Following Oliver Dickinson’s successful The Aegean Bronze Age, this textbook is a synthesis of the period between the collapse of the Bronze Age civilization in the thirteenth and twelfth centuries BC, and the rise of the Greek civilization in the eighth century BC.
With chapter bibliographies, distribution maps and illustrations, Dickinson’s detailed examination of material and archaeological evidence argues that many characteristics of Ancient Greece developed in the Dark Ages. He also includes up-to-date coverage of the 'Homeric question'.
This highly informative text focuses on:
- the reasons for the Bronze Age collapse which brought about the Dark Ages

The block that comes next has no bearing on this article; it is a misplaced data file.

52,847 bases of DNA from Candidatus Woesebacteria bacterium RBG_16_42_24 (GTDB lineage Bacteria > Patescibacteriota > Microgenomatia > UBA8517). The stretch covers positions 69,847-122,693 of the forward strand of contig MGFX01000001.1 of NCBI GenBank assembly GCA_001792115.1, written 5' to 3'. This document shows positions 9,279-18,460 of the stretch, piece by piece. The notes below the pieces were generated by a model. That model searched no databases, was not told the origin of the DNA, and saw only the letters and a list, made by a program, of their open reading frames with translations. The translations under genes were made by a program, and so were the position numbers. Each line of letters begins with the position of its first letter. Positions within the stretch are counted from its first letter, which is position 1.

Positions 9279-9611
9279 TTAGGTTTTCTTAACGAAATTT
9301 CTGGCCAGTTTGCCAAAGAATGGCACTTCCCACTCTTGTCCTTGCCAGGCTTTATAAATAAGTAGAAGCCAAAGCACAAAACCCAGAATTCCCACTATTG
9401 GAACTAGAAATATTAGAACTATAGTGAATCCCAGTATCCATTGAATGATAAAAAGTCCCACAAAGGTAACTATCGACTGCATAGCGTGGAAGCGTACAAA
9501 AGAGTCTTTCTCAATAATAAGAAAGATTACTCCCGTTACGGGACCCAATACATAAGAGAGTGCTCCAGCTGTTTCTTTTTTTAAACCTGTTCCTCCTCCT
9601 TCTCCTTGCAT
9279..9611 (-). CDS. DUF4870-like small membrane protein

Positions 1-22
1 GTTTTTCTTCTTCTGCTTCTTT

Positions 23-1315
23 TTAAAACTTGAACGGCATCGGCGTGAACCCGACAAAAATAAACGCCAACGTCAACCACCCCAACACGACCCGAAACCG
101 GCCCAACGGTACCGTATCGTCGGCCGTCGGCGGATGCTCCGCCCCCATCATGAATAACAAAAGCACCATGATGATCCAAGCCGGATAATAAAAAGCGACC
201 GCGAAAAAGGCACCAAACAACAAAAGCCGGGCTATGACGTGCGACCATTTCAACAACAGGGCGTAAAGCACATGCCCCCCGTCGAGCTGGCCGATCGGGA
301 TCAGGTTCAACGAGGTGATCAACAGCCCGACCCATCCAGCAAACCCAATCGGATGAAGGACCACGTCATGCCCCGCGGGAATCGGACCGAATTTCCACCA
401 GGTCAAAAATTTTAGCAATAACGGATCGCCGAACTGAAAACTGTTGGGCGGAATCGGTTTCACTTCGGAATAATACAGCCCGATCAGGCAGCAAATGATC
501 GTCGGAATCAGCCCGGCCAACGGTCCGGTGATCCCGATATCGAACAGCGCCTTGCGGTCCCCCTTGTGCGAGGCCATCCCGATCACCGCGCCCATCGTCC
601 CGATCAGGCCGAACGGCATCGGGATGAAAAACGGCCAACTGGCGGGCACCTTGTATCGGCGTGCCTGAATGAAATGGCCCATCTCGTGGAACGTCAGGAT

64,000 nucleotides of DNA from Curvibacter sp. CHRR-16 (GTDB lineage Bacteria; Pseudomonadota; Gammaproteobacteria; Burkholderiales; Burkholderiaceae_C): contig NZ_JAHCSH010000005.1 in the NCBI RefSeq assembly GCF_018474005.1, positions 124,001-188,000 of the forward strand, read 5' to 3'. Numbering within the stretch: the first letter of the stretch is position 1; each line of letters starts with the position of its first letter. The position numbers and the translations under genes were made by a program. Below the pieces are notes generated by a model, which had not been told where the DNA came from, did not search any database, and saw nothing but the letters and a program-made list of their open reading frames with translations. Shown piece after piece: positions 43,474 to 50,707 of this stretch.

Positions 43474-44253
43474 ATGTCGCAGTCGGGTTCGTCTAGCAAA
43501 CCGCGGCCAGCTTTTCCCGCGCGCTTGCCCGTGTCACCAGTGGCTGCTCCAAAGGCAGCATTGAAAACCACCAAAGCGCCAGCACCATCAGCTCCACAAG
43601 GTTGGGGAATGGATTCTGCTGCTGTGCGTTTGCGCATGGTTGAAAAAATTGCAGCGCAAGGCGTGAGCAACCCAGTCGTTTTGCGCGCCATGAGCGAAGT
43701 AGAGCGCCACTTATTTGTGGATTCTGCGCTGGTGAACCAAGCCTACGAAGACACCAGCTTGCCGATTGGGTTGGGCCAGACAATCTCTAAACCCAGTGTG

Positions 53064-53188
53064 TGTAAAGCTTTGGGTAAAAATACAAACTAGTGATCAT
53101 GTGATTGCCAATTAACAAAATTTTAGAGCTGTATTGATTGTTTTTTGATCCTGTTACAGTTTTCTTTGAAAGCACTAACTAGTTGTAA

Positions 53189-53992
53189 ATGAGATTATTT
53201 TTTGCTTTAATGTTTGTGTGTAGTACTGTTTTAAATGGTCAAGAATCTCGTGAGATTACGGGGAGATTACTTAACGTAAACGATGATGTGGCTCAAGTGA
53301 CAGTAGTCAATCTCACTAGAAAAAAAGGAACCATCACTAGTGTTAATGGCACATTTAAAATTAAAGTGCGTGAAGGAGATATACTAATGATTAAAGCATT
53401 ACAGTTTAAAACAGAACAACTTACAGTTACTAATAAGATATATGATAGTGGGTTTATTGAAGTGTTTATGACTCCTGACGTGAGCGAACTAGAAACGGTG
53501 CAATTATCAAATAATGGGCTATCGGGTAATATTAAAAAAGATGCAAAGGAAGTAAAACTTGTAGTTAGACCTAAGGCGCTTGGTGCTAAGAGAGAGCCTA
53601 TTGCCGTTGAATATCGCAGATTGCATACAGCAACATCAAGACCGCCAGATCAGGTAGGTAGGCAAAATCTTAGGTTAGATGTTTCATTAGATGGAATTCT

- the processes that enabled Greece to emerge from the Dark Ages
- the degree of continuity from the Dark Ages to later times.
Dickinson has provided an invaluable survey of this period that will not only be useful to specialists and undergraduates in the field, but that will also prove highly popular with the interested general reader.
|Publisher:||Taylor & Francis|
|Edition description:||New Edition|
|Product dimensions:||6.25(w) x 9.25(h) x 9.21(d)|
Table of Contents
Introduction 1. Terminology and Chronology 2. The Collapse of the Bronze Age Civilization 3. The Postpalatial Period 4. The Structure and Economy of Communities 5. Crafts 6. Burial Customs 7. Trade, Exchange, and Foreign Contacts 8. Religion 9. Conclusions